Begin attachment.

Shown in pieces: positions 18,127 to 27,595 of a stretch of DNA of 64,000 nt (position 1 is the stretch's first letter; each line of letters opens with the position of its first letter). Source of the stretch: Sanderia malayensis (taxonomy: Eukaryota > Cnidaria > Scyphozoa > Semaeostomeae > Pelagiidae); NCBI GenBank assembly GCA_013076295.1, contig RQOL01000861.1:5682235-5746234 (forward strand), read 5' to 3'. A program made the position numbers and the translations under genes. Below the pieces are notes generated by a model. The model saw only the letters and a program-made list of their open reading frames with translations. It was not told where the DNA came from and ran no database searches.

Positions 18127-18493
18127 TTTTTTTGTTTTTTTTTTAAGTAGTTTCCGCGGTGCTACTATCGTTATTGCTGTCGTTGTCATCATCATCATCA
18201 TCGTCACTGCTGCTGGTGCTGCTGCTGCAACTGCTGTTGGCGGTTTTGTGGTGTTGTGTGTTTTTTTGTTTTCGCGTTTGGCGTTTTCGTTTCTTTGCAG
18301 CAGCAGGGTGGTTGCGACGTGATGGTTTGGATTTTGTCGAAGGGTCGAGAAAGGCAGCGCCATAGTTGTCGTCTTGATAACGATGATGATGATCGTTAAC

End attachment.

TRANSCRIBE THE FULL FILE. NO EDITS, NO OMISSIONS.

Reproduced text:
Shown in pieces: positions 18,127 to 27,595 of a stretch of DNA of 64,000 nt (position 1 is the stretch's first letter; each line of letters opens with the position of its first letter). Source of the stretch: Sanderia malayensis (taxonomy: Eukaryota > Cnidaria > Scyphozoa > Semaeostomeae > Pelagiidae); NCBI GenBank assembly GCA_013076295.1, contig RQOL01000861.1:5682235-5746234 (forward strand), read 5' to 3'. A program made the position numbers and the translations under genes. Below the pieces are notes generated by a model. The model saw only the letters and a program-made list of their open reading frames with translations. It was not told where the DNA came from and ran no database searches.

Positions 18127-18493
18127 TTTTTTTGTTTTTTTTTTAAGTAGTTTCCGCGGTGCTACTATCGTTATTGCTGTCGTTGTCATCATCATCATCA
18201 TCGTCACTGCTGCTGGTGCTGCTGCTGCAACTGCTGTTGGCGGTTTTGTGGTGTTGTGTGTTTTTTTGTTTTCGCGTTTGGCGTTTTCGTTTCTTTGCAG
18301 CAGCAGGGTGGTTGCGACGTGATGGTTTGGATTTTGTCGAAGGGTCGAGAAAGGCAGCGCCATAGTTGTCGTCTTGATAACGATGATGATGATCGTTAAC